New tax regime for taxation of non-distributed income of low-taxed CFCs

The program-law dated 22 December 2023 has radically changed the Belgian Controlled Foreign Company (“CFC”) regime. In this newsletter, we summarize the main characteristics of the new regime – which is likely to have an important impact on multinational groups present in Belgium. 

1. Background

The Anti-Tax Avoidance Directive of 12 July 2016 (“ATAD”) obliged Member States to implement a CFC regime, the objective of which is to tax non-distributed profits of low-taxed controlled subsidiaries in the hands of their parent company. 

ATAD provides two versions of the CFC regime: Model B targets income of a CFC “arising from non-genuine arrangements which have been put in place for the essential purpose of obtaining a tax advantage”, whereas Model A targets “passive income” derived by a CFC. 

In 2017, Belgium opted for Model B of the CFC rule. Belgium has now switched to Model A. 

2. What is a CFC? 

A  foreign entity (i.e. foreign company, foreign permanent establishment of a Belgian company or foreign permanent establishment of a foreign company) qualifies as a CFC if it meets the participation and taxation conditions.

2.1 Participation condition:

This condition is met if the Belgian company and/or its associated entities, holds a participation of at least 50% in the foreign entity (in the form of capital, voting rights, or profit-sharing rights). 

An associated entity refers to an individual, a legal person or an entity without legal personality which, directly or indirectly, either holds in the taxpayer or in which the taxpayer holds a participation of at least 25% (in the form of capital, voting rights, or profit-sharing rights).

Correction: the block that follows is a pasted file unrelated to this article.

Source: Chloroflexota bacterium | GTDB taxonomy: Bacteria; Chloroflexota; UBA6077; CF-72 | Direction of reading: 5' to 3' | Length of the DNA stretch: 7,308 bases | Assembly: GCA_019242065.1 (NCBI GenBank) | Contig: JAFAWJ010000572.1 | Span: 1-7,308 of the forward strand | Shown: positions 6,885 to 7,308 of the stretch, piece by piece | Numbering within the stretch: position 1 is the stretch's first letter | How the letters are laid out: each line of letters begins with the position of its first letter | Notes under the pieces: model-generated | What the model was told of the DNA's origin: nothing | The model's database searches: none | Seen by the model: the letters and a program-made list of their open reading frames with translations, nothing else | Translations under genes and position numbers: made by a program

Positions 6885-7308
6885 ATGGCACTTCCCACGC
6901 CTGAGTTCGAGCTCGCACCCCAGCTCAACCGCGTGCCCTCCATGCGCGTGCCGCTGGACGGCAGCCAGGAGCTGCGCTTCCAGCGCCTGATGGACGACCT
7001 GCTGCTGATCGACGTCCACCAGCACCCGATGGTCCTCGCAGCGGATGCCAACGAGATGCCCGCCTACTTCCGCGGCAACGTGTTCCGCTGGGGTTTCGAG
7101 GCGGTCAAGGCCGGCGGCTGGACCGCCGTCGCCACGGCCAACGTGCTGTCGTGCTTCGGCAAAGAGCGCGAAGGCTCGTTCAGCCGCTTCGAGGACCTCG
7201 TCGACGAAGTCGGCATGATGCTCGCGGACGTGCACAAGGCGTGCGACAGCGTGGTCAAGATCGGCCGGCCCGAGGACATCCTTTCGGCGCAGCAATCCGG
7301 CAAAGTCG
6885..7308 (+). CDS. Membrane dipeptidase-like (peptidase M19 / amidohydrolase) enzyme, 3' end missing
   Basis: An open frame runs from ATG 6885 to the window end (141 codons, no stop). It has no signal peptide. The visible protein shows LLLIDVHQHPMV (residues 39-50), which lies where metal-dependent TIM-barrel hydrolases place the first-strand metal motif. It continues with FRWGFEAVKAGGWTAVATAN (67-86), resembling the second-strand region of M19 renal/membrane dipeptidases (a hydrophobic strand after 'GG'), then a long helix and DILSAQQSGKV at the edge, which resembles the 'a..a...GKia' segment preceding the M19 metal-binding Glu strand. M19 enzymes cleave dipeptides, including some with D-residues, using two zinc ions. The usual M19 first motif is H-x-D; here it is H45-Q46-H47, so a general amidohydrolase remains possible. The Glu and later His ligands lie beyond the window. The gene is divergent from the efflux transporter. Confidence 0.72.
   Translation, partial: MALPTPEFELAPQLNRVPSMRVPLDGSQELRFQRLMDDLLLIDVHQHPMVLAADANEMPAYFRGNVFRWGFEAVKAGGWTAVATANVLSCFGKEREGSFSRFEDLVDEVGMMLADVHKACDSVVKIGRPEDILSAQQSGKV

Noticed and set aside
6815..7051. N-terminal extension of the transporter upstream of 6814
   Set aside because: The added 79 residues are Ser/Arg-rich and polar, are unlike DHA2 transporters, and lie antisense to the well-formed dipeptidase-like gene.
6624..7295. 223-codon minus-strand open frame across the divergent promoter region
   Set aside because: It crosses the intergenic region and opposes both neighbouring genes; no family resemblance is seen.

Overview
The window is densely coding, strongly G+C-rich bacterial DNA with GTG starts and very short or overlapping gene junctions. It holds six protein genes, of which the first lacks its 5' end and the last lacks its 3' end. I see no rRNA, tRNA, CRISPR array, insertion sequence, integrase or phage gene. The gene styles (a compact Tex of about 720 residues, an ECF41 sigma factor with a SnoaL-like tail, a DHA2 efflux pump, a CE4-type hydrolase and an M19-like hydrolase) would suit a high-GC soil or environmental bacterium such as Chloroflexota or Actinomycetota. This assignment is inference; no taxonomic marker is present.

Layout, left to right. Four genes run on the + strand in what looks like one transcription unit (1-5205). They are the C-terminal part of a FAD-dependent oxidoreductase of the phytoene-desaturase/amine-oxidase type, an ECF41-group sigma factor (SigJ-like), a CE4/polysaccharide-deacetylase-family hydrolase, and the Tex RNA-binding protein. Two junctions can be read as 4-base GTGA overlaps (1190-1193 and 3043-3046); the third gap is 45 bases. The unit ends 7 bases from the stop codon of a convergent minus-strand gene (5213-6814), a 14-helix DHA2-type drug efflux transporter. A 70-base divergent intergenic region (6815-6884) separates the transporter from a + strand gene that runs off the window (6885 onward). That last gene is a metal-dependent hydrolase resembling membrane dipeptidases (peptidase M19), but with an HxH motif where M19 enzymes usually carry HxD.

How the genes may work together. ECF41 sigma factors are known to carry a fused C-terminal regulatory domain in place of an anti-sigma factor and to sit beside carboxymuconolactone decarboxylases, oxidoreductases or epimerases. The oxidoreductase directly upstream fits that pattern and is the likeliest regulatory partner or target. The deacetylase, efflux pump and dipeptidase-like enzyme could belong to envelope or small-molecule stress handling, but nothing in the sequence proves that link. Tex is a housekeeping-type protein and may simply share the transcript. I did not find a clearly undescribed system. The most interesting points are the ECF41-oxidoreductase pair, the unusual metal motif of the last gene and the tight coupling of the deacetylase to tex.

2.2 Taxation condition: 

This condition is met if the CFC is subject to an income tax in its jurisdiction which amounts to less than 50% of the income tax which would have been due in Belgium in accordance with the Belgian income tax rules. In determining the “equivalent” income tax, one can apply the tax deductions available in Belgium.

The taxation condition is presumed to be met if the CFC is established in one of the countries (e.g. Russia, Bahamas, Panama, etc.) listed on the EU list of non-cooperative jurisdictions or on the Belgian list of tax heavens (Article 307, § 1/2, ITC). 

In practice, the taxation condition may be met even by entities established in “non-suspicious” countries (e.g. France, United States, Luxembourg, etc.) but which benefit from a favourable tax rule that is not available in Belgium in similar circumstances (e.g. a tax integration/consolidation regime, an exemption from taxation of a specific category of income; accelerated depreciation of certain assets; a dividend received deduction with lower thresholds or different taxation conditions than those applied by Belgium, transparency mismatches for participations, deductibility of capital losses on shares, etc.).

3. Exceptions to the CFC rule

The CFC rule does not apply (i.e. no taxation in the hands of the Belgian company) in three cases:

  • Substance carve-out: this exception applies if the CFC carries on a substantive economic activity supported by staff, equipment, assets and premises, as evidenced by relevant facts and circumstances. Carrying on an economic activity is defined as the offering of goods and services on a certain market. According to the preparatory works, intra-group services do not qualify as an economic activity as long as they are not offered on arm’s length terms. The compatibility of this definition with the freedom of establishment and the related case law of the ECJ on tax abuse is questionable;
  • Financial undertakings: this exception applies if (i) the CFC qualifies as a financial undertaking within the meaning of Article 198/1, § 6, 1° to 12° ITC (i.e. same list as for the EBITDA interest limitation rule which includes credit institutions, insurance companies, UCITS and AIFs, certain pension funds, etc.), and (ii) a third or less of its profits derive from transactions with the Belgian company or its associated enterprises; and,
  • One-third or less of passive income: less than one-third of the income of the CFC qualifies as passive income.

4. How is the income of the CFC attributed to its Belgian parent company?